Students are introduced to the major issues and movements in film theory and criticism. Examining key issues such as the relationship between film representation and reality and the roles of image, narrative and the industrial infrastructure, students learn to place critical statements about film into a theoretical discussion that has flourished since the early days of silent film. (G7: Humanities)

LA 242
Hollywood: A History
3 credits
Students learn the history of the United States from the Civil War to the present through the lens of the American film industry. The course focuses on the economic structure of the film industry and the evolving depictions of violence in movies as a factor in American History. (G10: American History)

LA 243
Introduction to Television Studies
3 credits; 2 Lecture and 2 LABORATORY hours per week
Prerequisite: EN 121
This course analyzes the medium of television in terms of its history, narrative, style, technique, editing, sound, and representation. Students view programs from the 1950s to the present, marking and investigating T.V.’s transformations as it moves with and creates cultural history. Students acquire and use skills for reading television in terms of its production and signification. (G7: Humanities)

LA 244
Documentary Film
Prerequisite:  LA 141 or EN 255
This course provides an historical overview of the documentary form and a critique of ethnographic and propaganda films, social documentaries, cinema verite, and travelogues. Students investigate the issue of truth and/or objectivity, and critique films from the perspective of feminist theory, cultural anthropology and general film history and theory.

LA 246
The Science Fiction Film
3 credits; 2 Lecture and 2 LABORATORY hours per week
This course examines the science fiction film from its beginnings. Students analyze the genre’s merits and flaws, conventional narrative themes and iconography, relevance, and fundamental departures from science fiction literature. They explore how science fiction films mirror the social and political environment of their time.

LA 251
Contemporary Korean Cinema
3 credits; 2 Lecture and 2 LABORATORY hours per week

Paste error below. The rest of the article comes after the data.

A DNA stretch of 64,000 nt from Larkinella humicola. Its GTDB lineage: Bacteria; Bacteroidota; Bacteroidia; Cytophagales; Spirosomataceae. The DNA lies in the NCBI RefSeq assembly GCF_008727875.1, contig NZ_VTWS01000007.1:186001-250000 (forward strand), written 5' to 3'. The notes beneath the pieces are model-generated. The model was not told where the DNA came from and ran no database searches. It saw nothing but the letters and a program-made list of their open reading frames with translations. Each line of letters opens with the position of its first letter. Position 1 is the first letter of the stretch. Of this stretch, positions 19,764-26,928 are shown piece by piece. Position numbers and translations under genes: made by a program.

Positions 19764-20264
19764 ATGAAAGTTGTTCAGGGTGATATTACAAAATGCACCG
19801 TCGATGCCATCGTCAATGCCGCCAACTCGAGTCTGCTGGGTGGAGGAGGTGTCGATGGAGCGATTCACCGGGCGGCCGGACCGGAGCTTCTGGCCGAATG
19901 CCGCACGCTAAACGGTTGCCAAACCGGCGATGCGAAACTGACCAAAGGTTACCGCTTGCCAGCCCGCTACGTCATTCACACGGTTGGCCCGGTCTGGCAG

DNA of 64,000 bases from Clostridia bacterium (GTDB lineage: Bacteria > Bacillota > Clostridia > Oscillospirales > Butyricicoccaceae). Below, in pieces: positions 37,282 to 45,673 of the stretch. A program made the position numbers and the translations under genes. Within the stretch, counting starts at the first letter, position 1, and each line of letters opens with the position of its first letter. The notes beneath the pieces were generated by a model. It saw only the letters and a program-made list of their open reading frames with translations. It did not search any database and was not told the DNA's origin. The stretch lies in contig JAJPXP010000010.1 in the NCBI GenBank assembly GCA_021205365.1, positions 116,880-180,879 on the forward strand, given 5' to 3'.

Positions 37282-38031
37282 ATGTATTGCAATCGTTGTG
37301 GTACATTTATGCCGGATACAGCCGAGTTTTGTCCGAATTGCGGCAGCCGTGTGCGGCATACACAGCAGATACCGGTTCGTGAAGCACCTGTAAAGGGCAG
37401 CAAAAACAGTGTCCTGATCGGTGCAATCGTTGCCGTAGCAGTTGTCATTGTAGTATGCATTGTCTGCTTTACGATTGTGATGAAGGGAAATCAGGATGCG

This course is an introduction to South Korean cinema from the late 1980s to the present. Students study the concept of New Korean Cinema, the rise of the domestic film industry and auteurs, and the emergence of blockbusters and their growing regional and international recognition. (G7: Humanities; G9: Other World Civilizations)

LA 299
Independent Study
Variable Credits (3 Credits Maximum);
Prerequisite: a minimum 3.5 GPA and approval of instructor, chairperson, and dean for Liberal Arts

LA 321
Survey of American Music
3 credits
A study of the major styles, trends, and significant composers in American music. Through lecture and demonstration, students explore various types of music, including blues, current trends, folk, jazz, rock, show, and symphonic, focusing on their relation to the American experience. No musical background is necessary. (G6: Arts)

LA 342
Film Genres: Crime Stories
3 credits; 2 Lecture and 2 LABORATORY hours per week
This course examines interrelationships in film and literature, focusing on “Crime Stories” – novels and cinematic adaptations that tell stories of crimes from differing points of view, beginning with the detective, moving toward the criminal and ending with the victims.  Students study a variety of crime genres: the whodunit, the film noir, the docu-drama, the neo-noir and the meta-fiction. (G7: Humanities)

LA 391
Issues in the Humanities and Technology (Honors)
3 credits
Prerequisite: qualification for Presidential Scholars Program, or 3.5 GPA with approval of dean for Liberal Arts